Macular Degeneration Prevention 101: The Role of Ultraviolet Protection
May is Ultraviolet Awareness Month, an initiative aimed at educating people about the importance of protecting their skin and eyes from the harmful effects of UV radiation. As a low vision doctor, I would like to take this opportunity to talk about how UV-protection plays a critical role in preventing macular degeneration.
Macular degeneration is a common eye condition that affects millions of people worldwide. It is a progressive disease that affects the macula, the part of the eye responsible for central vision. As the disease progresses, it can lead to a loss of central vision, making it difficult to perform everyday tasks such as reading, driving, and recognizing faces.
There are two types of macular degeneration: dry and wet. Dry macular degeneration is the more common type caused by the buildup of debris called drusen in the macula. Wet macular degeneration is less common and is caused by the growth of abnormal blood vessels in the retina, which leak blood and fluid into the macula.
While there is no known cure for macular degeneration, there are several ways to reduce the risk of developing the disease or slowing its progression. One of the most effective ways to do this is by wearing UV protection.
UV radiation is a type of energy that comes from the sun and can also be emitted by artificial sources such as tanning beds. UV radiation can cause damage to the skin and eyes, and prolonged exposure to UV radiation is a known risk factor for macular degeneration.
Studies have shown that people who spend a lot of time outdoors without adequate UV protection are at a higher risk of developing macular degeneration. This includes the activities that you may normally attribute to protecting yourself from UV rays, like swimming and tanning, as well as activities like fishing, boating, and winter sports. The UV rays reflect off of the water or snow and can cause oxidative stress and damage to the cells in the retina, including the macula.
To protect your eyes from the harmful effects of UV radiation, it is important to wear sunglasses that provide 100% UV protection. Look for sunglasses that are labeled “UV 400” or “100% UV protection.” This will ensure that the sunglasses block both UVA and UVB radiation.
It is also important to wear sunglasses even on cloudy days, as UV radiation can penetrate clouds and still reach your eyes. Additionally, wearing a hat with a brim can provide additional protection from UV radiation.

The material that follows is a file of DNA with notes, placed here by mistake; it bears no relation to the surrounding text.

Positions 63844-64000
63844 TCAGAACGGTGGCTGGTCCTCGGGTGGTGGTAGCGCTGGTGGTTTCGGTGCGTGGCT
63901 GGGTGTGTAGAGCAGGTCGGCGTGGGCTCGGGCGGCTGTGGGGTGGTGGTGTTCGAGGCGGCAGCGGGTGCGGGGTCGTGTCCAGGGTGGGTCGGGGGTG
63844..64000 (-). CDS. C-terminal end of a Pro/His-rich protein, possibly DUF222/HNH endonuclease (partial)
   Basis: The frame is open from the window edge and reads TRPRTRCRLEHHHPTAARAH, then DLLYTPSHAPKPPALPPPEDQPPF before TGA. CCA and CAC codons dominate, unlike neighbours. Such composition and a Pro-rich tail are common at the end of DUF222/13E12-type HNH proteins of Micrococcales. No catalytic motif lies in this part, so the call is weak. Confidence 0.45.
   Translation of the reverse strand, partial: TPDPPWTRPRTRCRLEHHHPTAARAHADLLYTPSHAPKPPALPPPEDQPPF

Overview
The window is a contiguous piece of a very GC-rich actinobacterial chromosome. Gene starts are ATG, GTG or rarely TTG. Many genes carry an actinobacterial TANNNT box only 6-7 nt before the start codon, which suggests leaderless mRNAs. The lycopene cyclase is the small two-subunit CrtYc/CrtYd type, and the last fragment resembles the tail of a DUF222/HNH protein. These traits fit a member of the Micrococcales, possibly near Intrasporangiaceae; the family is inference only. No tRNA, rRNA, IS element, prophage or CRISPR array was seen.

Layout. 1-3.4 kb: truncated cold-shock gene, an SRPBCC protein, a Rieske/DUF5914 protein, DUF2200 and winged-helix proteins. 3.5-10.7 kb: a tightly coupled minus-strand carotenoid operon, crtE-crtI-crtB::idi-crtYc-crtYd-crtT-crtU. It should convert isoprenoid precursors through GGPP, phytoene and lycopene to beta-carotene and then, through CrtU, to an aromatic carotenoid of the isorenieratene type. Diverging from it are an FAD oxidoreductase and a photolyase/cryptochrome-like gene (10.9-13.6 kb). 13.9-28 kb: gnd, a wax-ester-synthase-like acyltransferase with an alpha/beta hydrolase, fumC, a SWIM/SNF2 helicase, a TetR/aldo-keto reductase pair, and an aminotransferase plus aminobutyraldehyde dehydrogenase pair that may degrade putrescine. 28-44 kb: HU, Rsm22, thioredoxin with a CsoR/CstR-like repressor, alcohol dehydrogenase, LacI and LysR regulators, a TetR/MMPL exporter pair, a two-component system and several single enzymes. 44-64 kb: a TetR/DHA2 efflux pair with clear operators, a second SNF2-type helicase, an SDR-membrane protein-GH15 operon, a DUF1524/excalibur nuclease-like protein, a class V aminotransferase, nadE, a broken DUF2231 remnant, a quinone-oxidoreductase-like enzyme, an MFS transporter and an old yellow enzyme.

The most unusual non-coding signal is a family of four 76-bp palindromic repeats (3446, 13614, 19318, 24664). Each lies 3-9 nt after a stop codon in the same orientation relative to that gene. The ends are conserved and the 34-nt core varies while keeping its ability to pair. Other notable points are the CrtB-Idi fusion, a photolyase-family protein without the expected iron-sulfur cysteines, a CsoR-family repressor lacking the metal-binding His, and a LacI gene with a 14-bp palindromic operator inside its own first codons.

As a low vision doctor, I encourage my patients to prioritize their eye health by taking steps to reduce their risk of developing macular degeneration. Wearing UV protection is one of the most effective ways to do this, and it’s a simple step that can have a significant impact on your eye health.
For my peers in the healthcare industry, I encourage you to educate your patients about the importance of UV protection and to incorporate discussions about UV protection into your routine eye exams. Many people are not aware of the risks associated with UV radiation, and by raising awareness, we can help reduce the number of people who develop macular degeneration.
As far as Low Vision Centers of North Carolina, we do not offer treatments for macular degeneration, but we do offer sunglasses. We also offer low vision glasses for people so that patients can find ways to continue to participate in daily life and activities, even if other types of glasses no longer provide the vision support required.
As we observe Ultraviolet Awareness Month, let us all make a commitment to protect our eyes from the harmful effects of UV radiation. By wearing sunglasses with 100% UV protection and taking other steps to reduce our exposure to UV radiation, we can reduce our risk of developing macular degeneration and preserve our vision for years to come.
It’s never too late to start taking steps to protect your eyes from UV radiation. Whether you’re young or old, healthy, or already experiencing vision problems, wearing UV protective eyewear can help prevent further damage to your eyes and reduce your risk of developing macular degeneration. So, make sure to wear your sunglasses and stay safe in the sun!
Excerpt/Snippet: May is Ultraviolet Awareness Month, an initiative aimed at educating people about the importance of protecting their skin and eyes from the harmful effects of UV radiation.